Carolee Schneemann’s second solo exhibition at the Hales Gallery is confined yet intensely thought-provoking. Not an exhibition for the faint-hearted, in More Wrong Things, Schneemann explores the brutality of conflict, grief, and the universality of suffering. Bringing together a central video installation, a selection of untitled paintings, and photography, Schneemann explores issues such as the desolation wrought by the invasion of Lebanon in 1982, the collapse of the World Trade Centre in 2001, and other – both worldwide and personal – disasters. Rather than being a selection of works “of their time” they speak powerfully to the present climate on the collective complicity of humanity as we stand by to observe not only the pieces of art in this exhibition, but these frequent tragedies such as these as they occur in reality.
Schneemann’s career began in the late 1950s following her studies at the Bard College in New York and later in Illinois. She is considered one of the first generation feminist artists developing the wider feminist art movement globally. She also worked for a time as an experimental composer and presented numerous depictions throughout the 1970’s of her naked body in an attempt to reclaim the female form from being a cultural possession. The body is core part of Schneemann’s work and features widely in More Wrong Things as it is distorted, broken, and plundered.
The core element of the exhibition is the eponymous “More Wrong Things” (2000), a video installation featuring numerous old television sets dangling from wires attached to the ceiling. These blue, red, black, and white cables evoke arteries in an almost grotesque way as they pump life into the outdated television screens they support, allowing them to project their images of horror and discomfort. The eighteen monitors have a chaotic simplicity to their limp forms and the viewer is forced to wander and move around the installation in order to view the varied content that the screens display. The footage depicts personal as well as public tragedies with a mixture of archival footage with that from Schneemann’s personal work encouraging meditation on the nature and causes of suffering. Some montages are deeply disturbing with violence and sexually explicit scenes flickering away. Despite some of the horrific scenes of brutality against humans one of the most chilling pieces is a scene of a cat eating rotting flesh. This is a piece that not only forces us to question what makes us uncomfortable and the global nature emphasises the universality of suffering, but also gives its viewer a sense of the overwhelming amount of horror in the world and our seeming helplessness in the face of it. The title of the piece is both present and past tense: Schneemann is presenting some more wrong things that have happened, but her art evokes the inevitability of more wrong things happening in the future.
The selection of paintings “Untitled dust painting #11” (1984), “Untitled dust painting #8” (1984), “Untitled” (Black work I from Dust series, 1988), and “Untitled” (Black work II from Dust series, 1988) explore a multitude of textures in reactionary works to the increasing turmoil in the Middle East and the horrors of the Lebanese War. The influences Rauschenberg come through here and desolate post-apocalyptic landscapes of scorched earth are depicted through outdated technology, broken glass, and feathers sculpting alongside these bleak terrains. The use of a computer chips, which appear almost as artefacts from a bygone era partially covered in the desert, creates a feeling of decay seeping into our digitised society within these eerie paintings surrounded by layers of ash. Some utilise embedded images of Lebanon to create a stark contrast between past and future while others focus on the unrecognisable nature of this war torn land.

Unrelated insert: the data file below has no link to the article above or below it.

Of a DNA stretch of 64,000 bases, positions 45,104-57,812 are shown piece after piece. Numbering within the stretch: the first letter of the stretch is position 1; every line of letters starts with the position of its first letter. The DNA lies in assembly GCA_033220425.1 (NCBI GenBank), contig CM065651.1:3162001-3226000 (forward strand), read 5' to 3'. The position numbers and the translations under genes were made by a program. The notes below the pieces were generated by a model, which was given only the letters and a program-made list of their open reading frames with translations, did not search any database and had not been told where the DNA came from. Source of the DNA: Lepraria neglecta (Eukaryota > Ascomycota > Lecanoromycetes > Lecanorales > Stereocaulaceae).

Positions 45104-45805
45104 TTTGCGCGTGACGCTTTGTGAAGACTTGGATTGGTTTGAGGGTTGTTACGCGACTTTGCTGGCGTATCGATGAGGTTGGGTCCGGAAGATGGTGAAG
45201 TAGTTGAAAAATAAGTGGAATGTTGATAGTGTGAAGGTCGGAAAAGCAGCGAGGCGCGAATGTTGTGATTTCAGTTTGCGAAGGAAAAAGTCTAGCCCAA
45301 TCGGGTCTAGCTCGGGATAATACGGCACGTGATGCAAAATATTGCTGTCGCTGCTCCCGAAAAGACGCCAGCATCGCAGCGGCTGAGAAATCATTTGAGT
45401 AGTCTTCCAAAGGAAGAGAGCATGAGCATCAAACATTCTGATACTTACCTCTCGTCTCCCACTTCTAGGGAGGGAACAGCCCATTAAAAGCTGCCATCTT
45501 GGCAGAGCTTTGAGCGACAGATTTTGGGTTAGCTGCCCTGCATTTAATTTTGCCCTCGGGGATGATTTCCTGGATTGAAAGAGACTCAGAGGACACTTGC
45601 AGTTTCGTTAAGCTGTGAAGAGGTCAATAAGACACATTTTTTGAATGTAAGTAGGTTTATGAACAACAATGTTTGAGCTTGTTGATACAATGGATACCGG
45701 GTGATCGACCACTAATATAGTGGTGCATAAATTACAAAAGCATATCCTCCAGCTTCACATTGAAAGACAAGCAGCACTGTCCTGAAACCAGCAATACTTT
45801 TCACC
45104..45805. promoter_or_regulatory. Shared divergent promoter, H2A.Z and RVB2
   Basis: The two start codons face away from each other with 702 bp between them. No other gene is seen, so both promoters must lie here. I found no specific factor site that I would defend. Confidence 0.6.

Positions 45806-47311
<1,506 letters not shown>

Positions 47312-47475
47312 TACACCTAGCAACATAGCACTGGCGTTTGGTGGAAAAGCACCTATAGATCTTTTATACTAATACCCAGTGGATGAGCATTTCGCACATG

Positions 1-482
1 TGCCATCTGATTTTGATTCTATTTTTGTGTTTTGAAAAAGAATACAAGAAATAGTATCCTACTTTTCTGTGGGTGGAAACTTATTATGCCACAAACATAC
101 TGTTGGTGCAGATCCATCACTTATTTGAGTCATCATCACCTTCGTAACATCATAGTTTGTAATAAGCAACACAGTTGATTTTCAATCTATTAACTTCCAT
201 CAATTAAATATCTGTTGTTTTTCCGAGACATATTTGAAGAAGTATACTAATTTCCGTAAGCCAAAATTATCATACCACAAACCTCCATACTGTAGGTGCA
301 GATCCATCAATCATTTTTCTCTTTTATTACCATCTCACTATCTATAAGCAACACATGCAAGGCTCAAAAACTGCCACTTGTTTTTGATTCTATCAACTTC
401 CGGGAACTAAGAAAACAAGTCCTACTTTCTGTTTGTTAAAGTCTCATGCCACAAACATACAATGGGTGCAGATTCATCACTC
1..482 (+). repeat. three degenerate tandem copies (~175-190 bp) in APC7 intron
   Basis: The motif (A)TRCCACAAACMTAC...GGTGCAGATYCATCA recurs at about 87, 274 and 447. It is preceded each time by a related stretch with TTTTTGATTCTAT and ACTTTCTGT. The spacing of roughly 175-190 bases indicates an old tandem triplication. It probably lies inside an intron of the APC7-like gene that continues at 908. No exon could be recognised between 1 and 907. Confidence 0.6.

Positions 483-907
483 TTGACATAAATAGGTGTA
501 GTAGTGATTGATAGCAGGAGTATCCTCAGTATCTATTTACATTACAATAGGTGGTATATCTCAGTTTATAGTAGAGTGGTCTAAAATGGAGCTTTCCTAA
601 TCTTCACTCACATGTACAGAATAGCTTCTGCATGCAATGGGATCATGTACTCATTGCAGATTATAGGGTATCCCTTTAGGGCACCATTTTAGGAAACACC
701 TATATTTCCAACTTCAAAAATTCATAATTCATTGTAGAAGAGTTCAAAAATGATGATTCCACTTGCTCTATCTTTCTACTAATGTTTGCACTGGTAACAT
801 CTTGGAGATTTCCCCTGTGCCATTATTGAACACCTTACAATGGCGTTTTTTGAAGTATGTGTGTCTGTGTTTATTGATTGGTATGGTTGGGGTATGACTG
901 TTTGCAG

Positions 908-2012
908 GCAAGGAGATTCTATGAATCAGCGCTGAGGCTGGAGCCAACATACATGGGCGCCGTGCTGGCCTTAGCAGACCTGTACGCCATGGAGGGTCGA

The final image against the back wall is “Terminal Velocity” (2001 – 2005), a photographic collage of people who jumped to their deaths from the Twin Towers in the 9/11 attack on the World Trade Centre in New York. The piece takes four images and gradually enlarges each of them, forming a large grid of images and giving the viewer a feeling of getting closer and more connected to these figures in their final suicidal act of desperation. These enlarged images are grimly familiar from newspaper stories about the tragedy and question the line between journalistic observation, art, and eulogy. The sense of order inflicted by the grid structure wildly juxtaposes the unsettling disorder of these people’s final moments. The black and white of the images acts almost as a filter to their despair amplifying the sorrow and helplessness experienced by viewer. The liminal images that lie somewhere between life and death force us to share in a moment of collective humanity and empathy. The identification and connection with these falling bodies makes for a powerful piece of work, and one that encourages people viewing suffering not to get desensitised and try to comprehend that the images with which we are bombarded are of human beings like ourselves.
More Wrong Things is an exhibition that does not shy away from the horror of the world, but it does not present these troubling images without purpose. Schneemann’s works compel their viewer to examine their own identification with suffering in both the public and private sphere. Rather than leaving the viewer with a sense of hopeless dread, this exhibition rather invites a change and emphasises the importance of bearing witness to tragedy and trying to connect with its victims, regardless of the medium through which we encounter them.
More Wrong Things continues at the Hales Gallery until the 24th June. More information can be found here.